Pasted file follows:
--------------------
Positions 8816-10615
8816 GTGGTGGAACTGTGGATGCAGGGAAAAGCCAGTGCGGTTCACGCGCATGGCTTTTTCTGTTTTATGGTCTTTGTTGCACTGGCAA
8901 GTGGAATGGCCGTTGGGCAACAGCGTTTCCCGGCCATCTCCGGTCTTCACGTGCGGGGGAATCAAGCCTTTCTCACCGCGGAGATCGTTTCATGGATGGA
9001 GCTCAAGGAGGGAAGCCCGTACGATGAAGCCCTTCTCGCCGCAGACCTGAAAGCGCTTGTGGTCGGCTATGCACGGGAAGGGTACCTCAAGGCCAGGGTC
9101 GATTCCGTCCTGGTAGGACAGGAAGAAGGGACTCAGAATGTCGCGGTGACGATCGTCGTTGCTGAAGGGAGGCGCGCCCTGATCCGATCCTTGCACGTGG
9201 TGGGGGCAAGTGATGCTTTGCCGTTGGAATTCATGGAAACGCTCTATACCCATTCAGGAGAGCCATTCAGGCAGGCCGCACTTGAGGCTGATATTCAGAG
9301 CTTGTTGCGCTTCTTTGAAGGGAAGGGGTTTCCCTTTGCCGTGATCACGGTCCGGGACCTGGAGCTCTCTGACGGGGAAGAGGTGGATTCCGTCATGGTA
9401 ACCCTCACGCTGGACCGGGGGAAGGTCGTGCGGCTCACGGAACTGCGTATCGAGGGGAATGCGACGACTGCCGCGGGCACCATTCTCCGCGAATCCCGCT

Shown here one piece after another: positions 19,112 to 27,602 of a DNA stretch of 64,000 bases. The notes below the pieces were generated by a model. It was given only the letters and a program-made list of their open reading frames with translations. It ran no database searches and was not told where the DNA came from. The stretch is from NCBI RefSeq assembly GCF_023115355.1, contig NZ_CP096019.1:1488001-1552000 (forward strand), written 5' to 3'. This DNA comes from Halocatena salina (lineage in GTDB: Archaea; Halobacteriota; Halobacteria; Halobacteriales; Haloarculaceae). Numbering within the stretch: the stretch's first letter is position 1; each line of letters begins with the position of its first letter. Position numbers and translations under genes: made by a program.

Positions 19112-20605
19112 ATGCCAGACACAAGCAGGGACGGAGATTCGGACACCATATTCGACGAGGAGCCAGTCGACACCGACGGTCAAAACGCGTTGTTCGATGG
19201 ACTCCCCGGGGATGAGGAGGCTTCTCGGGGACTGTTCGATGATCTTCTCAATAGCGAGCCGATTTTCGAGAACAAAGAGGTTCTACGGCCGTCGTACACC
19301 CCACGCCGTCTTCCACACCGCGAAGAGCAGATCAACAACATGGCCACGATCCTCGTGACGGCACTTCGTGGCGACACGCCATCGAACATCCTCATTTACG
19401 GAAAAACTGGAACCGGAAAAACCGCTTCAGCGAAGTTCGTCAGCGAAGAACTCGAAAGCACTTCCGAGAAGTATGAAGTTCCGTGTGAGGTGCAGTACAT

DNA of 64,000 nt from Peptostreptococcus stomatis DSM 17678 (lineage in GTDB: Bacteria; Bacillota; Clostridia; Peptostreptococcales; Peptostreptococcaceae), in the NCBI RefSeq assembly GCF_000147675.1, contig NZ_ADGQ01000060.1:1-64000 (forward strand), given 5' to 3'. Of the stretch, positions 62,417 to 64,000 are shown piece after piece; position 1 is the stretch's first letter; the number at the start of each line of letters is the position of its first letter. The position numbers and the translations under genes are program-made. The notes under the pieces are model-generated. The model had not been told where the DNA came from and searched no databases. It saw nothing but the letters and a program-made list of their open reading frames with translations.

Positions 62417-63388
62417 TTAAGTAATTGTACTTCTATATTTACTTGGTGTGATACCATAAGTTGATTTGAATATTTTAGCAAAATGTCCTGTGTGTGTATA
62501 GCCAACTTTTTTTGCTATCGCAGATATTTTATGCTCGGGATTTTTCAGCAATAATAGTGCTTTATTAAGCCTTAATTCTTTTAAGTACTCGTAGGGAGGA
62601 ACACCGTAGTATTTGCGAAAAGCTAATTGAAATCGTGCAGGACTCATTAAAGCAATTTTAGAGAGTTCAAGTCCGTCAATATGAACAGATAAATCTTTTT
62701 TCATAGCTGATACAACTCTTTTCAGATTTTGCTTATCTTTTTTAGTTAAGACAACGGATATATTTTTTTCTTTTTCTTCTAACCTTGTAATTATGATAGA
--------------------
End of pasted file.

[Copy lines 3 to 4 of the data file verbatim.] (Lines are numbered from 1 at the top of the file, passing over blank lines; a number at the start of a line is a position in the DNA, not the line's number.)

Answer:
8901 GTGGAATGGCCGTTGGGCAACAGCGTTTCCCGGCCATCTCCGGTCTTCACGTGCGGGGGAATCAAGCCTTTCTCACCGCGGAGATCGTTTCATGGATGGA
9001 GCTCAAGGAGGGAAGCCCGTACGATGAAGCCCTTCTCGCCGCAGACCTGAAAGCGCTTGTGGTCGGCTATGCACGGGAAGGGTACCTCAAGGCCAGGGTC